From Fox Creek pass we traversed up onto the Death Canyon shelf and selected a campsite for our second nights stay. At this point we were 12 miles from the nearest trail head and the views were magnificent. Wildflowers were in abundance and nearing the peak of there display. We hung out here and enjoyed the views and photo opportunities as the afternoon and evening light painted the landscape. Several passing thunderstorms added to the spectacle. The above photo of the backside of the main flank of the Teton Range was taken as one such storm broke.
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The next morning we awoke to a wonderfully clear and crisp morning vista. We headed out early and made our way up the Death Canyon shelf to Mount Meek pass. From there we headed to the Sheep Steps and descended them into the highly glaciated Alaska Basin. For a High Definition virtual reality tour of Alaska Basinclick here.
We crossed Alaska Basin and followed the trail up to its highest reaches and made our campsite at Sunset Lake. A view from our campsite is shown above. In the first week of August, the Sunset Lake area is the mother lode of all wildflowers. In a good year, words and even pictures cannot fully convey the magnificent floral display to be seen there. Indian Paintbrushes, Lupine, Columbines, Sticky Geranium and Elephant Head to name a few.They cover the earth, acre after stunning acre. Check out the lengthy slide show in the link mentioned above for a better overall picture of the spectacle.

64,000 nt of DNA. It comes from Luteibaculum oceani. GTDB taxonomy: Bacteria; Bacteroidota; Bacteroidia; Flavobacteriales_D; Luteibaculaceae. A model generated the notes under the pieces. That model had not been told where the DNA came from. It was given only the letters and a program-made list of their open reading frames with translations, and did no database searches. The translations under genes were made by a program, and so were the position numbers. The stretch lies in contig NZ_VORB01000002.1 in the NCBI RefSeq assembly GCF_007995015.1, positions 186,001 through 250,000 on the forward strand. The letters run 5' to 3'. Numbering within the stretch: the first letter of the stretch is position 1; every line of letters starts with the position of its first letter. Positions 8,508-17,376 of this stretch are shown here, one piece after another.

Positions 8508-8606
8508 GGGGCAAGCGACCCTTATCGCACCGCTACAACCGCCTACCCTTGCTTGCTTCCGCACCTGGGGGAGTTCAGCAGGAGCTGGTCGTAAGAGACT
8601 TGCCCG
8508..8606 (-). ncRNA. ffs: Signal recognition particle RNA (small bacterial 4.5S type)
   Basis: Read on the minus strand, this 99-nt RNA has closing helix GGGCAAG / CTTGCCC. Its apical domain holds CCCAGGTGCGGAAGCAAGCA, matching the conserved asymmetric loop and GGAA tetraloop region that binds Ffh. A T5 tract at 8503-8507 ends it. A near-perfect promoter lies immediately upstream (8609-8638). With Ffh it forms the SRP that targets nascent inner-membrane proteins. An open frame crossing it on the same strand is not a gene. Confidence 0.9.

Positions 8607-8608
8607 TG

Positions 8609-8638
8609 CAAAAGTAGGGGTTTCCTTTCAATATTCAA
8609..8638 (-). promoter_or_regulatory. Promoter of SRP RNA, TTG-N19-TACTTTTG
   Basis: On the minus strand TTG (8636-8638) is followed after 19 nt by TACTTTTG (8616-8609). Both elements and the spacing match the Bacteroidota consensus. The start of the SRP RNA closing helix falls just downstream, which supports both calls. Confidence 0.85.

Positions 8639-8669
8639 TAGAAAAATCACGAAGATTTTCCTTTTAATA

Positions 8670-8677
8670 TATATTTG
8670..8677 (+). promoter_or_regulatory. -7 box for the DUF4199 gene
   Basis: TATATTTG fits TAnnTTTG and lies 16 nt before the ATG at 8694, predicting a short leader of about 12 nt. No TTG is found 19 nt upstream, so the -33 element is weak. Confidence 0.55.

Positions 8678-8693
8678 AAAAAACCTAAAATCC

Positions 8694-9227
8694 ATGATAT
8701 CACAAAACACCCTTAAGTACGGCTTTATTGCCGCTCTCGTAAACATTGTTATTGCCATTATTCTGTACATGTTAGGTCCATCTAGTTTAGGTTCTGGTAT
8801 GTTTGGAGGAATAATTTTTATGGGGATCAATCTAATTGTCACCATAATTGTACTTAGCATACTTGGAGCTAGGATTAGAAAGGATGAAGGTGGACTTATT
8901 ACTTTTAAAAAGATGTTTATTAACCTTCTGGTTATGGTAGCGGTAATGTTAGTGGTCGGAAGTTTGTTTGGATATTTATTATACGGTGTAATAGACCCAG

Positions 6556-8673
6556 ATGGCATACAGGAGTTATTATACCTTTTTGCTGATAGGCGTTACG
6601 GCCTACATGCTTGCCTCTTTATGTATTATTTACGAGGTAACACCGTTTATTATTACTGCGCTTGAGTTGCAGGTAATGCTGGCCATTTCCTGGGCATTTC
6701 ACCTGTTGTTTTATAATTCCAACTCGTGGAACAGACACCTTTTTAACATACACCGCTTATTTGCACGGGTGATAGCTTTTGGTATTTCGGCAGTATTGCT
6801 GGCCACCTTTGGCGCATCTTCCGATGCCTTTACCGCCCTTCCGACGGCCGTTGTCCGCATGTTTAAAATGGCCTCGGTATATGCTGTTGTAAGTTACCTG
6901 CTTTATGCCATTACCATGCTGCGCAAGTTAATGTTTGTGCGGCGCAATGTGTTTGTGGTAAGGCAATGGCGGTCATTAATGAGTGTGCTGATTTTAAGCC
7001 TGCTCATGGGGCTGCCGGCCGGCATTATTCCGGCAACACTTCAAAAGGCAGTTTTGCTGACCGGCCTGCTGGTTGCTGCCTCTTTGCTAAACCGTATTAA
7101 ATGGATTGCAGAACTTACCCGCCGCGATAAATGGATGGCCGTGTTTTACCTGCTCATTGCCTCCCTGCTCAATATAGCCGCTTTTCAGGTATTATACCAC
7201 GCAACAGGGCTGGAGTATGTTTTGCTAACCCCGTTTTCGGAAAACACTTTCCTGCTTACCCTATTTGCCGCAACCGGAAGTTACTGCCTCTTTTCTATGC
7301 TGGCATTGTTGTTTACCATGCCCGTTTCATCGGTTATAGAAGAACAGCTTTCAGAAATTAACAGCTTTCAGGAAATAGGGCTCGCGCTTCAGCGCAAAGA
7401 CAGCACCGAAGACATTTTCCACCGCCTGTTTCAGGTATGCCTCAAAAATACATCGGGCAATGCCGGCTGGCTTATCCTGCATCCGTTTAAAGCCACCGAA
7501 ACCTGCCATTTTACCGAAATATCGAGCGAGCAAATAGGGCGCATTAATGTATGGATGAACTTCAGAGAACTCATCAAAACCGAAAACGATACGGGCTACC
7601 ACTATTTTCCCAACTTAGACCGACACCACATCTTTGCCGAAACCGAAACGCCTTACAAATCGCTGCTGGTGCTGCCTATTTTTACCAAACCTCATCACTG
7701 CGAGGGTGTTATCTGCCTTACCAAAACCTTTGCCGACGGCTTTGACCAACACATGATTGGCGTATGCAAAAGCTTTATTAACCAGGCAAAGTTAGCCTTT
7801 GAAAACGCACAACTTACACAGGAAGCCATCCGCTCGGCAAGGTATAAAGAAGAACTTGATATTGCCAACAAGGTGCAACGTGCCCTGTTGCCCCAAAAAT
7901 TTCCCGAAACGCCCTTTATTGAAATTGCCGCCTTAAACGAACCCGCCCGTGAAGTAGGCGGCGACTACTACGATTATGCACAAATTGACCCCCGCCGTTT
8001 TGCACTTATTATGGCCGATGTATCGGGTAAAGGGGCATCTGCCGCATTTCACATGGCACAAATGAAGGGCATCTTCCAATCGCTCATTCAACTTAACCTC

The next morning we bid Alaska Basin its adieu and headed up to Hurricane Pass. When you finally get to the pass at an elevation of 10,338 feet, the view is stunning. The three tallest mountains in the range, Grand Teton, MIddle Teton and South Teton are right there in your face. For a close up viewclick here.
Our decent from the pass took us down into the spectacular area known as South Cascade canyon. Cascade after cascade after cascade funnels the water melting off the various Teton snowfields into a thundering South Cascade Creek. We descended along the creek until we found an especially scenic camp site for our next nights stay.
On day 5 we awoke from our lofty perch in South Cascade Canyon and headed down. At the junction between North and South Cascade Canyon we headed left and back up once again. We ascended North Cascade Canyon and made our way to lovely Lake Solitude. Lake Solitude, located at an elevation of 9035 feet is the destination of many an ambitious day hiker. It is also a popular spot for horse packers. The view of the western side of the Tetons from its shore is quite nice. After a quick lunch we headed up from the lake to Paintbrush divide. If you are a mountain lover the view of North Cascade Canyon and the west side of the Tetons visble on the ascent is breathtaking. It is the type of scene usually reserved for climbers on a summit and seldom seen by hikers. A web sized jpeg image truly fails to do it justice.
We continued over Paintbrush Divide, which at an elevation of 10,700 feet is the highest point on our journey. We headed down to our campsite in Lower Paintbrush Canyon and made a bivouac for our last night.
The next morning, we broke camp and with some sadness, headed down and out, covering the last five miles back to String Lake and civilization. We had seen some amazing country on our journey, and it would not be soon forgotten.
Backpacker Magazinehad in 2010 rated the Teton Crest Trail the most photogenic in the nation. I for one would would not argue with that assessment. You will just have to experience it yourself and see if you agree.
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About Miles Hecker
Miles has been involved with photography for over forty years. He teaches digital photography at Casper College in Casper,Wyoming. His photos have won awards fromNatures Best magazine,Photo.net, The Luminous LandscapeandWyoming WIldlife . Miles’ photos have been published in American Vignette, Backpacker Magazine, Natures Best Images, Popular Photography, Wyoming Audubon, and Wyoming Wildlife. He is co-founder ofWyoFOTO LLC.